Color reproduction alone is accurate, but you’ll have trouble seeing what’s on the screen in the outdoors, where maximum brightness is of crucial importance. Another niggle is the lack of ambient light sensor. This means the screen won’t automatically adjust its brightness depending on your settings, and that’s annoying. Luckily, you can quickly manually change brightness with the slider built right in the notification shade. The display lacks oleophobic coating that would repel dirt and smudges, so you’d have to wipe the screen fairly often to keep it clean. Viewing angles are below average and you’d notice colors fade out as you tilt the device.

We ought to say a couple of words about the sheer size of this 3 inch display and how it relates to the overall usability of the device. Using Android on tiny devices like this becomes a real pain. Icons and buttons are shrinked to a size too small for the fingers of an average adult person, you’d often find yourselves mistapping and this makes even basic tasks a challenge. While we don’t usually judge a device for its size, this is one of the extreme cases where a phone feels too small for convenient use, take this into account.

11 Comments
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posted on 28 Aug 2013, 07:42 2

1. felisberto (Posts: 32; Member since: 11 Feb 2013)


Too small, nobody gonna buy this. The smarphone ideal size is over 5 inch.

posted on 28 Aug 2013, 12:25 1

6. phonemonkey (Posts: 162; Member since: 13 Feb 2012)


not true at all

posted on 02 Jan 2014, 20:32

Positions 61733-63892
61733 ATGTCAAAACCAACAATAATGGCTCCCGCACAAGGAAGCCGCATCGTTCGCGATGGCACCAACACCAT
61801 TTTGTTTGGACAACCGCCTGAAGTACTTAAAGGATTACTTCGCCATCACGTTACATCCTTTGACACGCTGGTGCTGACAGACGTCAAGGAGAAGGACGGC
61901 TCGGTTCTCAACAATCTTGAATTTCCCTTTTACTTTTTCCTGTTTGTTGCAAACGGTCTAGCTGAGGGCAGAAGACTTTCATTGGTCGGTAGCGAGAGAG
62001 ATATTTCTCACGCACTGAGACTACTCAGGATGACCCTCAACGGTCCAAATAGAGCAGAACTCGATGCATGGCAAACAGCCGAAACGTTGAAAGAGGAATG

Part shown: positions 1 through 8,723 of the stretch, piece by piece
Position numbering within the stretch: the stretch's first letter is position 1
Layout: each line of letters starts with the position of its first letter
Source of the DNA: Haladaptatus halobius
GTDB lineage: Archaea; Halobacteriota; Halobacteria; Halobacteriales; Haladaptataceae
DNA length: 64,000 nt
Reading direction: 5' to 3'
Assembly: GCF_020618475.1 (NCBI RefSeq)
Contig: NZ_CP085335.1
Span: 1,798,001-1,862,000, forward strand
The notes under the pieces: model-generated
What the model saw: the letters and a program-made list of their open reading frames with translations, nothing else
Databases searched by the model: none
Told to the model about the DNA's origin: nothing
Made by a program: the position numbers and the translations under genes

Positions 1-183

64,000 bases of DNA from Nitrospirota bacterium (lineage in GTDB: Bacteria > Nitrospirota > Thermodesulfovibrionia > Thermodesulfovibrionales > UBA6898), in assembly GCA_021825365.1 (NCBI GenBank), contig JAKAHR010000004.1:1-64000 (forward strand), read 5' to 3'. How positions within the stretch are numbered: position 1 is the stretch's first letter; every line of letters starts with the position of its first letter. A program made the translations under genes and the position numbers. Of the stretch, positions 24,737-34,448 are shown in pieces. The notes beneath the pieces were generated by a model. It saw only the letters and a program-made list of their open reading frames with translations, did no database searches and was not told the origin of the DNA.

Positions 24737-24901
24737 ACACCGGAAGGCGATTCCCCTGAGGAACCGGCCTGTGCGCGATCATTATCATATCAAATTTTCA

10. baraa (Posts: 2; Member since: 02 Jan 2014)


i bought it for my second phone when my main Lumia 920 ran out of battery or sent for service. Serves the purpose to call and receive msg, even for mobile IM like Whatsapp and WeChat (the reason why I get a second smartphone). But terribly slow for social media apps like FB, Instagram, even Twitter. Not recommended if you want this phone as your main smartphone. Of course if you just want basic phone for call and SMS, you could better use cheaper phone, not this Android platform.

posted on 02 Jan 2014, 21:17

11. baraa (Posts: 2; Member since: 02 Jan 2014)


also, longer battery life.

posted on 28 Aug 2013, 07:50 2

2. josephnero (Posts: 305; Member since: 16 Nov 2011)


and people used o say 3.5 is big enough. for me between 4.5 and 5.2 is fine

posted on 28 Aug 2013, 07:58 3

3. itsdeepak4u2000 (Posts: 2591; Member since: 03 Nov 2012)


Nice tiny phone though.

posted on 28 Aug 2013, 08:26

4. oldmandaddy (Posts: 64; Member since: 01 May 2010)


Another Samsung 's crappy phones on the markets.

posted on 28 Aug 2013, 11:04 1

5. DukeX (Posts: 327; Member since: 28 Aug 2013)


More like another one of Samsungs phones not many will buy. Most other samsung phones sell well for good reason. But no one asked you to say anything about it being crappy.

posted on 28 Aug 2013, 19:41 1

7. kindlefireowner (Posts: 346; Member since: 05 Dec 2011)


Nokia Lumia 520 is what a entry level smartphone should be. Samsung should take the Galaxy name off of these garbage entry level smartphones. There is nothing Galaxy about this phone.

posted on 28 Aug 2013, 22:47

8. vikas.rrr (Posts: 9; Member since: 20 Aug 2013)


Agreed that about half of the galaxy phone are crappy,who don't live up to the galaxy brand. Heck even some Flagship don't do justice to their name(read S4 mini,S3 mini).Maybe they are starting to take everyone for granted.And yeah lumia 520 seems like what an entry level smart-phone should be(in current times),though they could have made the display of the lumia a little better(read Clearblack and more brightness) and added a optional dual sim version and bbetter Battery, Thats all for now

posted on 29 Aug 2013, 15:33

9. panda123 (Posts: 27; Member since: 18 Jan 2013)


Galaxy = Android
It's as simple as that, if it runs Android, it's a Galaxy device. Much like Optimus for LG, and Xperia for Sony.
This phone retails for about $70 where I live.. off-contract, now that's a steal.

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Display3.0 inches, 240 x 320 pixels (133 ppi) TFT
Camera2 megapixels
Hardware
Broadcom BCM21654/G, Single core, 850 MHz, ARM Cortex-A9 processor
512 MB RAM
Size4.13 x 2.28 x 0.46 inches
(105 x 57.8 x 11.8 mm)
3.55 oz  (100 g)